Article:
A Gap in the Generations

by Chris Curran | 5/12/03 5:00am

The war in Iraq is effectively over, but the question of whether it was justified still provokes divisions in our society. While most people have made up their own minds by this point, there is no societal consensus. Interestingly, opinions about the war tend to vary along generational lines. Most of the demonstrations in Washington, D.C. opposing the war were led by activists of the Vietnam era, while my generation and the World War II generation held a different view of the good that could come from using force. There was an element of choice in this war against Iraq. As such, questions of trust in George W. Bush were of the utmost importance. I couldn't help but notice that my generation and my grandparents' generation were generally far more trusting of his leadership and honesty than that of my parents and professors. There is a generation gap in the trust of government and in the just use of force. Time will demonstrate which perspective is more accurate, but I feel reasonably confident that our faith in him is justified.

The World War II generation saw the absolute good that can come from the use of military force. I am hard pressed to find a more just use of any military than preventing the spread of Nazi aggression and Imperial Japanese expansion. This generation understood that war was an awful thing, but the deceptive "peace" that appeasers promised was even more unsustainable. Indeed, the main fault one could find with its prosecution is not that it went too far, but that it allowed all of Eastern Europe to languish under Soviet domination. There were many atrocities and tragedies. But the bombings of Dresden and Tokyo, while unfortunate, do not mar the overall dynamic of World War II as a just war. This experience, continues to color the outlook of the "greatest" generation.

The lessons the baby boomers drew from the war in Vietnam could not have been more dissimilar. Many fought not because they believed in the unpopular cause, but because they were drafted. Many who stayed behind protested vigorously. The mission, plainly obvious in World War II, was unclear and ill-defined in Vietnam. The nation was torn apart. The Pentagon Papers and Watergate scandals changed the way this generation trusted government officials. Gerald Ford's pardon of Richard Nixon did little to reverse their declining faith in government. It is therefore not surprising that the baby boomers view the use of force in a more negative light and are far more skeptical about the secret motivations of presidents than other generations.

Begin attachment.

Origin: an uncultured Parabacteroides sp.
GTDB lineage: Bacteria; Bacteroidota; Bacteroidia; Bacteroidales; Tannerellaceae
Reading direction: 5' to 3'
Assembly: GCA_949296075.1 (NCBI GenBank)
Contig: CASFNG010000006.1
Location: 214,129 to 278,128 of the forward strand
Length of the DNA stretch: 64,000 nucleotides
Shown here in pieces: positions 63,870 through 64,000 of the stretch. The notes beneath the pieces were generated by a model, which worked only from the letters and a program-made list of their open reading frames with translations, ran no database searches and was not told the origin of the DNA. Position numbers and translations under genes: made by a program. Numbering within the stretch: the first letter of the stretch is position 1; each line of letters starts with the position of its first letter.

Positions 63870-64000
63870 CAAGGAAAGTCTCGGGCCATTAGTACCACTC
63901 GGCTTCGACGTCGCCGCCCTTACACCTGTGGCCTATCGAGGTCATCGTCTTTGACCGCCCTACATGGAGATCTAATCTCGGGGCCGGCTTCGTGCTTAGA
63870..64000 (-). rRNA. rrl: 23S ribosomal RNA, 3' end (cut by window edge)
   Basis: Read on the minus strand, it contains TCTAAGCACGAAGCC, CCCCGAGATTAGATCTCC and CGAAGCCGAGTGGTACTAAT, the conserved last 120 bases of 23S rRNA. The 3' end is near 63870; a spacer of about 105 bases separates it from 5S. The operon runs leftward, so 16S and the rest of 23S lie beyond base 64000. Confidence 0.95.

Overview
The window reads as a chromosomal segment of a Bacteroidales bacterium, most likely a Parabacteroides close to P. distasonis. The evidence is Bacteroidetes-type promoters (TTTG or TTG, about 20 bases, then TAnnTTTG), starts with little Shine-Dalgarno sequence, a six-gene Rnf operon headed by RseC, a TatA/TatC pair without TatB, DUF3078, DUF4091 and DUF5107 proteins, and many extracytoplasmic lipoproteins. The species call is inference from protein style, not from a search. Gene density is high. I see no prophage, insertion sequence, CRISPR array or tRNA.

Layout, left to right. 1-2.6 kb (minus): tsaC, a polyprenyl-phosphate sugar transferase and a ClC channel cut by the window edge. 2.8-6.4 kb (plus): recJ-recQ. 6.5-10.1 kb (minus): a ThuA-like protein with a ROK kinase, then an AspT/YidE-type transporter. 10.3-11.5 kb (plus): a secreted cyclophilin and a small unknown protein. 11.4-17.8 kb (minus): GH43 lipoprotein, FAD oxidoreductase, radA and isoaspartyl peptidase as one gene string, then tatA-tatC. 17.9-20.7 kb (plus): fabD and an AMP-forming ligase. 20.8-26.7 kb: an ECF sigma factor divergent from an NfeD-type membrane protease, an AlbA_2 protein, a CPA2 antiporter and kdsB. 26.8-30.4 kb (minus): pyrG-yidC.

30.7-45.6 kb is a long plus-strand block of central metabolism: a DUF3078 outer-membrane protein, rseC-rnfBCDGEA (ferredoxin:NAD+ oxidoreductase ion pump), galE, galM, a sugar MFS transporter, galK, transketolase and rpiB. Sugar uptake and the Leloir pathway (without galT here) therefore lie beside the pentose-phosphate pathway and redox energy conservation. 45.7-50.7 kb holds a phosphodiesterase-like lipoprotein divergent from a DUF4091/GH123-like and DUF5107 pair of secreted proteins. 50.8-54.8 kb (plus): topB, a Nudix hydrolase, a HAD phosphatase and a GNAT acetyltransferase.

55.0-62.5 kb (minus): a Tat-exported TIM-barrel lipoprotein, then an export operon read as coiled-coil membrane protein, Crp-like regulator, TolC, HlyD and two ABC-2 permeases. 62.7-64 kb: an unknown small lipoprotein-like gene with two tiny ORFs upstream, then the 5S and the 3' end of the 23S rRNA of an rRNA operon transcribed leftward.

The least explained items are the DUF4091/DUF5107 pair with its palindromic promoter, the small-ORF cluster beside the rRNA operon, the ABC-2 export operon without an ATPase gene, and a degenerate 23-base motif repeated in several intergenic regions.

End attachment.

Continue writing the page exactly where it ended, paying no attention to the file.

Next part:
My generation has had vastly different experiences than that of my parents' generation. While baby boomer men worried about being drafted, men of my generation concentrate on more mundane matters. Prior to Sept. 11, 2001, all we knew of major conflict was the 1991 Gulf War, which resembled a costless video game on CNN. Perhaps this is why we are far less casualty-averse than the previous generation: we simply haven't seen body bags come home on a regular basis because our sole major war, until recently, was overwhelmingly successful. Indeed, the lesson we took from the first Persian Gulf war was that we did not go far enough to remove Saddam Hussein, out of respect for the will of the U.N. Security Council which authorized only the removal of Iraqi forces from Kuwait. The Iraqi people continued to suffer as a result, while Saddam continued to pose a threat to his neighbors for another decade before his recent removal. My generation believes that stability is not always preferable to action. I do not wish to denigrate the horrors of war which are quite real, but we understand that the false sense of stability we enjoyed during the last decade was not costless either. On Sept. 11, 2001, the defining moment of my generation, we saw the destruction that was wrought during a period in which we falsely believed we were at peace. These events shaped our perceptions of risk, danger, and the validity of using force overseas just as strongly as Pentagon Papers or Pearl Harbor affected the preceding generations.

This difference of opinion, defined by generation, is similar in many ways to the political ocean that separates America from some European nations. Is it any coincidence that our strongest allies in the recent conflict were Great Britain and Poland? Poland fought valiantly and unsuccessfully against the Nazis. Great Britain fought equally valiantly though with far greater success. Both nations endured massive destruction within their own borders, but the justness of their decision to fight was never in doubt. Contrast that with the behavior of Germany and France during the war. As the principal aggressor, Germany has a special burden which still weighs heavily on its collective conscience. That's not a bad thing, insofar as it prevents future German aggression, but it does cause problems when Germans impose their view of history on radically different conflicts between other nations. The French, are more troublesome. They fought with little vigor or lan in the war, and then collaborated with their aggressors in sending citizens to death camps. The guilt over this perfidy cannot be erased. Their view of war and conflict is still colored by the horrors that occurred on their land. Recent French diplomatic gymnastics designed to spite the United States, United Kingdom and Poland, are related to the different lessons they learned and the burdens they feel from World War II.

Which views of the current conflict and President are the correct ones? Should we trust President Bush? Was the recent war in Iraq just? Time will tell. I like my odds.